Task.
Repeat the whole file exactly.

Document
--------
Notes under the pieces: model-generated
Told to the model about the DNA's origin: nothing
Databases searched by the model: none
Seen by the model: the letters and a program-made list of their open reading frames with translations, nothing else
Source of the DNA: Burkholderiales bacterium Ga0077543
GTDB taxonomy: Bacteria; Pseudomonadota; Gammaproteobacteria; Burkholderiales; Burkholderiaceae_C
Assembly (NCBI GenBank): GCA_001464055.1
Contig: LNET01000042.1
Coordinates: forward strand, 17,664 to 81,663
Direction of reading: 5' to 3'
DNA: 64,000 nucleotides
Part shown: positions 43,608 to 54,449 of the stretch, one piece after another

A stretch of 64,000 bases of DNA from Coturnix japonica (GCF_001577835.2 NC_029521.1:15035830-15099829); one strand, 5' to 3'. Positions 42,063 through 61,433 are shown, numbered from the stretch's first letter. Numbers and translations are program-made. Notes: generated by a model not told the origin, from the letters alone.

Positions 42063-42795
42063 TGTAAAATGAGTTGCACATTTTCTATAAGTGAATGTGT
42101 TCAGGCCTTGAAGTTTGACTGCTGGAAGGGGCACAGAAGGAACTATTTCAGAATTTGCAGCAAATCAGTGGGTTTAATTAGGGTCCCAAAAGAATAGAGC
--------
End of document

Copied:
Notes under the pieces: model-generated
Told to the model about the DNA's origin: nothing
Databases searched by the model: none
Seen by the model: the letters and a program-made list of their open reading frames with translations, nothing else
Source of the DNA: Burkholderiales bacterium Ga0077543
GTDB taxonomy: Bacteria; Pseudomonadota; Gammaproteobacteria; Burkholderiales; Burkholderiaceae_C
Assembly (NCBI GenBank): GCA_001464055.1
Contig: LNET01000042.1
Coordinates: forward strand, 17,664 to 81,663
Direction of reading: 5' to 3'
DNA: 64,000 nucleotides
Part shown: positions 43,608 to 54,449 of the stretch, one piece after another

A stretch of 64,000 bases of DNA from Coturnix japonica (GCF_001577835.2 NC_029521.1:15035830-15099829); one strand, 5' to 3'. Positions 42,063 through 61,433 are shown, numbered from the stretch's first letter. Numbers and translations are program-made. Notes: generated by a model not told the origin, from the letters alone.

Positions 42063-42795
42063 TGTAAAATGAGTTGCACATTTTCTATAAGTGAATGTGT
42101 TCAGGCCTTGAAGTTTGACTGCTGGAAGGGGCACAGAAGGAACTATTTCAGAATTTGCAGCAAATCAGTGGGTTTAATTAGGGTCCCAAAAGAATAGAGC